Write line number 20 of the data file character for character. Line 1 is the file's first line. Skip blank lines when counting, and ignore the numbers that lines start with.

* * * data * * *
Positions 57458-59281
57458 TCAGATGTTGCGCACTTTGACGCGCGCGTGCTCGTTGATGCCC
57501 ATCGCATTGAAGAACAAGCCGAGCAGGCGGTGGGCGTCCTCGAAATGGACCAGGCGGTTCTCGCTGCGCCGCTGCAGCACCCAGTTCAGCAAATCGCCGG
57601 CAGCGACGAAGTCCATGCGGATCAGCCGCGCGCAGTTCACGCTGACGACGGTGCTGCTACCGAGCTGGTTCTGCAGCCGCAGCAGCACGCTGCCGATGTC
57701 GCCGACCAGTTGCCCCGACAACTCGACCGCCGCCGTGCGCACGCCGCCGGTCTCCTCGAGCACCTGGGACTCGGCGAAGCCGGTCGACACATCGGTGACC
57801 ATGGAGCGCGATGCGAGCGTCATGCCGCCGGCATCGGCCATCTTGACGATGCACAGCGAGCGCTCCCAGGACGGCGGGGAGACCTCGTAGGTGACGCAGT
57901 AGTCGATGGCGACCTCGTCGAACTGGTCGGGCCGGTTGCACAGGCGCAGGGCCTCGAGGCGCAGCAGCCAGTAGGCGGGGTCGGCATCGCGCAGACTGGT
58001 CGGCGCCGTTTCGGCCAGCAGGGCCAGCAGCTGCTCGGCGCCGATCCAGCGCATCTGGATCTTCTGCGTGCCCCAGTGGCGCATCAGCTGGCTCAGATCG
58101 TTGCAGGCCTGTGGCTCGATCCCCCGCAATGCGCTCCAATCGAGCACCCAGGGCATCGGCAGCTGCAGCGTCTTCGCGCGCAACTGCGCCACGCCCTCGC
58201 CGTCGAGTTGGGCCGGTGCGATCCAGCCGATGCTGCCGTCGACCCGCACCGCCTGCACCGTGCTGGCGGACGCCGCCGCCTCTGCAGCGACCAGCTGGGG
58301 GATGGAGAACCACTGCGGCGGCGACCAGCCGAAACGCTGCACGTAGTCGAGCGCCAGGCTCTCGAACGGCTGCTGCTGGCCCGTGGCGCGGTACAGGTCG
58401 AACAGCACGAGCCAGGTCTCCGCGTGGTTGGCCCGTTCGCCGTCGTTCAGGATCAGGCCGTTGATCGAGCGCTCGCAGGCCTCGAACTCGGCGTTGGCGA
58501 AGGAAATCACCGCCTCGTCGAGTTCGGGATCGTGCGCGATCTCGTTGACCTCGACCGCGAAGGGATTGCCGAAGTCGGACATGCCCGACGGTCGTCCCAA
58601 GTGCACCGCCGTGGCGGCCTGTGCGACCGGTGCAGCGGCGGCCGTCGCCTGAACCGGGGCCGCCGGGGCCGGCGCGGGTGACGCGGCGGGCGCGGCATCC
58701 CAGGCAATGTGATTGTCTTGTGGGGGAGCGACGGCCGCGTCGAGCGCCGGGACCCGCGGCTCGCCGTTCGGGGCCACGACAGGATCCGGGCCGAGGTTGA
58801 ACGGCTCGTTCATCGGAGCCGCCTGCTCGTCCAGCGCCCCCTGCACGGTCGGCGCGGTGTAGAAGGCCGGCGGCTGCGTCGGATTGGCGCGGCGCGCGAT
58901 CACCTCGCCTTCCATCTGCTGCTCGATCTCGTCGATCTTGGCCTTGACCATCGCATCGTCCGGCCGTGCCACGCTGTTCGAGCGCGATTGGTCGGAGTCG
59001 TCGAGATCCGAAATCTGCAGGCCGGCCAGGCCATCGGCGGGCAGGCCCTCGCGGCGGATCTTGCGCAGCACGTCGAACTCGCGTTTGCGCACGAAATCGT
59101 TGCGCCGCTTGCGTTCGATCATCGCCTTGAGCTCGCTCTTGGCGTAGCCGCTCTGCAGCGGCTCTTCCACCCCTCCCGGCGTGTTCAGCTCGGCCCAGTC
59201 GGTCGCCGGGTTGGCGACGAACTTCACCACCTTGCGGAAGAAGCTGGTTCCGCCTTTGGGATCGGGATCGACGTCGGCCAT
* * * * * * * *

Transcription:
59201 GGTCGCCGGGTTGGCGACGAACTTCACCACCTTGCGGAAGAAGCTGGTTCCGCCTTTGGGATCGGGATCGACGTCGGCCAT